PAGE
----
Chukchi Sea

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The Chukchi Sea between Siberia and Alaska

The Chukchi Sea ( English Chukchi Sea , Russian Чуко́тское мо́ре / Tschukotskoje more ) is a marginal sea of the Arctic Ocean .

The Chukchi Sea is located north of the Bering Strait on the border between America and Asia and extends immediately north of the Arctic Circle from about 66.5 ° to 80 ° north latitude and 160 ° to 180 ° west longitude. The area is around 582,000 km².

In the north, the Chukchi Sea merges into the "Arctic Ocean" and borders in the north-west on Wrangel Island and via the Longstrasse on the East Siberian Sea . In the east it meets with Northwest Alaska ( USA ) and in the northeast with the Beaufort Sea . In the south it borders on the Bering Strait , which leads to the Bering Sea . The western boundary is Eastern Siberia ( Russia , Asia ); there are the Chukchi Peninsula and the East Siberian mountains .

The sea, named after the Chukchi people of Eastern Siberia , is very shallow with an average depth of only 77 meters. It is only navigable along the Siberian coast from July to October. Numerous animal and bird species are summer guests here.

Oil drilling

The shelf of the Chukchi Sea is estimated at up to 30 billion barrels of oil. In February 2008, the US government announced a successful bid for the exploitation. The final price was $ 2.6 billion. The auction was criticized by environmentalists.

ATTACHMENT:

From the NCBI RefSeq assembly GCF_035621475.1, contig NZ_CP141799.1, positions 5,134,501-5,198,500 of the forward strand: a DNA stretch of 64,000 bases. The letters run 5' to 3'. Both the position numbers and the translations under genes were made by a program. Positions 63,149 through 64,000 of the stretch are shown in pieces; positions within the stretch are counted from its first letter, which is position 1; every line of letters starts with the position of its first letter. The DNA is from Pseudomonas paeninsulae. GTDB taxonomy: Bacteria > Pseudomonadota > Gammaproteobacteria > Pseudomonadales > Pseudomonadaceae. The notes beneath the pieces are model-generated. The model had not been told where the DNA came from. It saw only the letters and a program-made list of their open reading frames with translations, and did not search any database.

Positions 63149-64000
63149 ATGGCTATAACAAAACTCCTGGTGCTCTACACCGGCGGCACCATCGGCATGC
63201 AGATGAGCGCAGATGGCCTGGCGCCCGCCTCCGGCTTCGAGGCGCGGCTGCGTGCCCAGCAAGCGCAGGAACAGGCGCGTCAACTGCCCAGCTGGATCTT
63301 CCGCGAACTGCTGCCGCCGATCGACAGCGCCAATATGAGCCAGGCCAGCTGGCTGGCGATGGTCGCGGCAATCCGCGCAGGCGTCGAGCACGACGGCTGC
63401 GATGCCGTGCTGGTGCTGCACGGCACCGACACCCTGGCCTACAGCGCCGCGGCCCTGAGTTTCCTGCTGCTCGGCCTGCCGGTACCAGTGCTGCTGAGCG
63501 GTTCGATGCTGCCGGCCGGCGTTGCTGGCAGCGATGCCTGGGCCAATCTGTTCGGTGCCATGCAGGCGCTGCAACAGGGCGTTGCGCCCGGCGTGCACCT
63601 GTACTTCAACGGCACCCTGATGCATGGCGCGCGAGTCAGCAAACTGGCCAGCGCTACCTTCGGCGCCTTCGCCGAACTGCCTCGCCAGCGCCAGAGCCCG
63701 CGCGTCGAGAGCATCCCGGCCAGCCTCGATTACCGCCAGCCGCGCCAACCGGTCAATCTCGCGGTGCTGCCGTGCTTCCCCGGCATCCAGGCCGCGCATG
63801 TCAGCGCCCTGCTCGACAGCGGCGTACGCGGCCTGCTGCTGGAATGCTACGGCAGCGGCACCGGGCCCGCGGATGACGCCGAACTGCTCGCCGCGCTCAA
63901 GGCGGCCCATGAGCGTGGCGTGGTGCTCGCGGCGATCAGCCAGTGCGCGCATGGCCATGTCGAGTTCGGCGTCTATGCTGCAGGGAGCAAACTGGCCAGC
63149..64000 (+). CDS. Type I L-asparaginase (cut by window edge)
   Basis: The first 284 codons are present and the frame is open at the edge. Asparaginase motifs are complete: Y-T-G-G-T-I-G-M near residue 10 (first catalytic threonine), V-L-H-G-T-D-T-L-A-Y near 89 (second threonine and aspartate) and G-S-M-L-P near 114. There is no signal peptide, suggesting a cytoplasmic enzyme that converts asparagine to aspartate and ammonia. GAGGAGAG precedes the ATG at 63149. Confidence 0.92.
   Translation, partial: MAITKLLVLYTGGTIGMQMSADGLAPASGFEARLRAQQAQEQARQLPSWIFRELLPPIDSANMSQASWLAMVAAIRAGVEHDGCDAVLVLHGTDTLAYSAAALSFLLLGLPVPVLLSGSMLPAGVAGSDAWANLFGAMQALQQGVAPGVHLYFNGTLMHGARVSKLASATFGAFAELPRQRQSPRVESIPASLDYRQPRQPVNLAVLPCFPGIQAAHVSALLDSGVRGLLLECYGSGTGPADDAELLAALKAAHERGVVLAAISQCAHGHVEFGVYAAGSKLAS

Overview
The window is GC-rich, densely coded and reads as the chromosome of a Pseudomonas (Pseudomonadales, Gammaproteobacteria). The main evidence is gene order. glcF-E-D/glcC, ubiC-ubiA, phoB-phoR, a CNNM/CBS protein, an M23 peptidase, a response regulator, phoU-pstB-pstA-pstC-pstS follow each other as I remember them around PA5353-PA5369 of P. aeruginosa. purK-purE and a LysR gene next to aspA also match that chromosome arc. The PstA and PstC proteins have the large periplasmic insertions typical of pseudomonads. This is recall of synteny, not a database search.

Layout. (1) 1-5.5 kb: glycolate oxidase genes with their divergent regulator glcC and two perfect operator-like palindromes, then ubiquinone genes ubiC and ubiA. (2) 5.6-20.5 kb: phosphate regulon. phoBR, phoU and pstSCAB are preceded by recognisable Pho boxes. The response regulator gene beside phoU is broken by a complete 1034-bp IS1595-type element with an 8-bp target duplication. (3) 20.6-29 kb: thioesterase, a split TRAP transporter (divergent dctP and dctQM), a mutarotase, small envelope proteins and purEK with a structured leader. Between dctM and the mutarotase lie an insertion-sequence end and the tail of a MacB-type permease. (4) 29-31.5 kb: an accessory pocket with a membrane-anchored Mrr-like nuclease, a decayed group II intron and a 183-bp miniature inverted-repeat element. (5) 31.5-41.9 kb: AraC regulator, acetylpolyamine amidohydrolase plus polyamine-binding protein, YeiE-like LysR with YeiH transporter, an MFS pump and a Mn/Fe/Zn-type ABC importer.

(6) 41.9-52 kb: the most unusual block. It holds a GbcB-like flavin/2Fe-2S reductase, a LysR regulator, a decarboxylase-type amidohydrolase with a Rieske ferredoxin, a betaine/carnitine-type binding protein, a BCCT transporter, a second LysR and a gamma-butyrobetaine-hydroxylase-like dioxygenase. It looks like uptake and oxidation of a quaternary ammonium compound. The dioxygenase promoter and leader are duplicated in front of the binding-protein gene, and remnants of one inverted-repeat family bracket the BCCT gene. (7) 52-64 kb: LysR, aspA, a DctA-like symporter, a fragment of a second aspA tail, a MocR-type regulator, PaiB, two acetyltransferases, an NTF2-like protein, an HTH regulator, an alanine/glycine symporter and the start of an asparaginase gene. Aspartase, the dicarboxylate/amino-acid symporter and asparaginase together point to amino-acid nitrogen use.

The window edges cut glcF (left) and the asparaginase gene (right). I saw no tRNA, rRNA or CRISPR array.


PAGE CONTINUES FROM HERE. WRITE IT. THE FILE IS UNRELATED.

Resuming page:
From 2010 to 2015, Royal Dutch Shell was active in the area and worked on exploiting the oil reserves in the Arctic Sea. Also, ConocoPhillips and Statoil Chart wanted from 2014 or 2015 to drill in the Chukchi Sea. Gazprom and its international partners were interested in the Russian part of the Chukchi Sea .

The comparatively expensive production in the Arctic competes with the shale gas and oil obtained by fracking in the USA. After the collapse in oil prices in 2015, all activities were gradually discontinued.

Web links

Commons : Chukchi Sea  - collection of pictures, videos and audio files

Individual evidence

  1. ^ Shell Exits Arctic as Slump in Oil Prices Forces Industry to Retrench. In: The New York Times. September 28, 2015, accessed April 4, 2020 .

Coordinates: 69 ° 41 ′ 19 ″  N , 171 ° 27 ′ 19 ″  W.